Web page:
This whole Class<T> thing doesn't sit well with me somehow. It helps
for some reason to remember that generics are implemented via erasure.

> You can then do the cast with both static and dynamic
> checking, which (T) does not give you. It also doesn't produce unchecked
> warnings, because it is checked (at that point).
>
> Tom Hawtin


Ray

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Thomas Weidenfeller
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      08-22-2005
Ian Pilcher wrote:
> I just noticed it at:
>
> http://java.sun.com/j2se/1.5.0/docs/...va.lang.Object)
>
>
> But I can't figure out what benefit it provides. Can anyone come up
> with a usage scenario?


See

http://www.langer.camelot.de/Generic...ms.html#FAQ602

in Angelika Langer's generics FAQ.

/Thomas
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Ian Pilcher
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      08-22-2005
Thomas Weidenfeller wrote:
>
> See
>
> http://www.langer.camelot.de/Generic...ms.html#FAQ602
>


I see it used, but there's no explanation of why it's there. The best
I can figure out, it's just a shortcut for:

if (!cls.isInstance(o))
throw new ClassCastException(...)

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Roedy Green
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      08-22-2005
On Mon, 22 Aug 2005 01:09:15 +0100, Thomas Hawtin
<(E-Mail Removed)> wrote or quoted :

>When you construct a class with generic parameter T, you can pass in a
>Class<T>. You can then do the cast with both static and dynamic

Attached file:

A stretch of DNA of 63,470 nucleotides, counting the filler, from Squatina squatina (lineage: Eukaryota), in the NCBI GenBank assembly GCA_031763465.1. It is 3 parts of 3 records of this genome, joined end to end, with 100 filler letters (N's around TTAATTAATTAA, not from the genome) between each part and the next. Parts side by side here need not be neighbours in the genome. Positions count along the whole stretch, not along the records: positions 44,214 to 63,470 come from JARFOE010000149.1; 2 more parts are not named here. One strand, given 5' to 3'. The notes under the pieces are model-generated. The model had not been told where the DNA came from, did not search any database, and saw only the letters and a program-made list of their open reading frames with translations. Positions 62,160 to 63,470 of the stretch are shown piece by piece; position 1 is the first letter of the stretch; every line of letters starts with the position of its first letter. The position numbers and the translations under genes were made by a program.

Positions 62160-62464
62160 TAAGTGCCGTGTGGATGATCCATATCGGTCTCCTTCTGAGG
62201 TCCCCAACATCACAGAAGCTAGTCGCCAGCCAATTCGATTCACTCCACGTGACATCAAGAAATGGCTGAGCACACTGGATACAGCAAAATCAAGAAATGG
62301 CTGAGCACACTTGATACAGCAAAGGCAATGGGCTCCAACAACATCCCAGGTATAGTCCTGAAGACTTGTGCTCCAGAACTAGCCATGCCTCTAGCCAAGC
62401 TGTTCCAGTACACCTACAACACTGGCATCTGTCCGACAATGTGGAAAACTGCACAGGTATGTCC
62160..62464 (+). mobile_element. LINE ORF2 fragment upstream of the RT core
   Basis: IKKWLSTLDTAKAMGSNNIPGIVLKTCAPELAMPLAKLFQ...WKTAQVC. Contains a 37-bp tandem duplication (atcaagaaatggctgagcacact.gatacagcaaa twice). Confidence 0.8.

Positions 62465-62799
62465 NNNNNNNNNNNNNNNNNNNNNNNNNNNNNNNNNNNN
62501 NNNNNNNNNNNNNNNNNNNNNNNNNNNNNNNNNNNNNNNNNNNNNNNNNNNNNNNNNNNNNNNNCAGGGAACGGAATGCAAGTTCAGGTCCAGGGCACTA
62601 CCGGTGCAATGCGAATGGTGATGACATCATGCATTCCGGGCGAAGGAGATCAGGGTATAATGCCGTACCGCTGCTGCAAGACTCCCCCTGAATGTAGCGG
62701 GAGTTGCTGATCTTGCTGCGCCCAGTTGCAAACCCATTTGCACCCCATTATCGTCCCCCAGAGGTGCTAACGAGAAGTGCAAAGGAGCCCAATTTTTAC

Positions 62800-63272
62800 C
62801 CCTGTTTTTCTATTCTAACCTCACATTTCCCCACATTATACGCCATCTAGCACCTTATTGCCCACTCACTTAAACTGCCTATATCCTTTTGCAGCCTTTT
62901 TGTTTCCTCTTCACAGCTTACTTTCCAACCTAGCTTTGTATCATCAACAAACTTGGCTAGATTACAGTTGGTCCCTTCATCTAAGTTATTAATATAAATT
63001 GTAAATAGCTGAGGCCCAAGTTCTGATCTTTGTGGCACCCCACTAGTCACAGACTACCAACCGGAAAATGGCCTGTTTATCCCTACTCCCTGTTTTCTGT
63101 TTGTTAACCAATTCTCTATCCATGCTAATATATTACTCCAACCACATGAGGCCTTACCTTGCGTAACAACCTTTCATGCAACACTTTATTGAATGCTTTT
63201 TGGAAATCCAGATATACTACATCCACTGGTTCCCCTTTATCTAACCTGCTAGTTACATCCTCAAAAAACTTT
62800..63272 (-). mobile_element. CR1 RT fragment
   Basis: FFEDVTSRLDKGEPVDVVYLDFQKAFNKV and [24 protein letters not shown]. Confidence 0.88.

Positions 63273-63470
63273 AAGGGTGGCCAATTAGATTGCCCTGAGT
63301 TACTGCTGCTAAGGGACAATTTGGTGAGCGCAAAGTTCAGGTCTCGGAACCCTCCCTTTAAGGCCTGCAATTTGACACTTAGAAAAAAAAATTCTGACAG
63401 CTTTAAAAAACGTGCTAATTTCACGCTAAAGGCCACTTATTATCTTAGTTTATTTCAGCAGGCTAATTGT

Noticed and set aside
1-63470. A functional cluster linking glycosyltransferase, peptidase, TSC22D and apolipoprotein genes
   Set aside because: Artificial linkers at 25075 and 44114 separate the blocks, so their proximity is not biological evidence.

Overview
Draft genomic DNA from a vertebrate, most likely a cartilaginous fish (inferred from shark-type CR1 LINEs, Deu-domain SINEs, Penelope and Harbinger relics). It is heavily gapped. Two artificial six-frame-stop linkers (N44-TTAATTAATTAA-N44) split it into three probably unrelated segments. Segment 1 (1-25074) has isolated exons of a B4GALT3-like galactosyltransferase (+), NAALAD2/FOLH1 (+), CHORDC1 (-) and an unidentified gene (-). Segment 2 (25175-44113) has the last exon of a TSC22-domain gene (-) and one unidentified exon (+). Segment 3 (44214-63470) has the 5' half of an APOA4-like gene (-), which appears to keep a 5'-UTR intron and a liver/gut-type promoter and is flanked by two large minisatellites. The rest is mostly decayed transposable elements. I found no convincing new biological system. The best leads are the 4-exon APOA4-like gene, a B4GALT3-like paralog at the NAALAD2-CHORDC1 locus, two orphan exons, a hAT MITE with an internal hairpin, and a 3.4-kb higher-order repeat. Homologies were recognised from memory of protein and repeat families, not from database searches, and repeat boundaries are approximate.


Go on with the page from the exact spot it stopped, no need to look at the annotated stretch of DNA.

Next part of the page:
>checking, which (T) does not give you. It also doesn't produce unchecked
>warnings, because it is checked (at that point).


I'll do some decompilation to verify this if someone has not already.


Is there ANY run time code that protects a typed ArrayList from
getting the wrong objects in it? I presume not. It is fully type
erased.

There must be a run-time cast somewhere when you take Objects out of
the typed ArrayList. I presume the compiler inserts these after a get
call. They are part of the calling code, not the ArrayList.

These casts were necessary even if you had 100% confidence they would
always succeed.


 
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John C. Bollinger
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      08-23-2005
Ian Pilcher wrote:
> I see it used, but there's no explanation of why it's there. The best
> I can figure out, it's just a shortcut for:
>
> if (!cls.isInstance(o))
> throw new ClassCastException(...)


No, you're missing the point, which is that the cast can be typechecked
at compile time. More specifically, the cast of an object of generic
type can be typechecked at compile time, making it possible to avoid an
"unchecked cast" warning and *ensure* that no ClassCastException will be
thrown.

Example [Not tested]:

class ListHolder <T> {

private List<T> list;

// ...

public <S> S getElement(Class<S> clazz, int i) {

// Compatibility of S and T checked at compile time,
// on a per-invocation basis:

return clazz.cast(list.get(i));
}
}


Note that two distinct type parameters are involved in my example; I
can't imagine Class.cast() being useful with fewer.

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John Bollinger
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Ingo R. Homann
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      08-23-2005
Hi,

John C. Bollinger wrote:
> public <S> S getElement(Class<S> clazz, int i) {

^^^ ^^^
But that means that you have to pass the Type-Parameter (S) twice which
is not a good idea!

And "S.class" doesn't work.

Ciao,
Ingo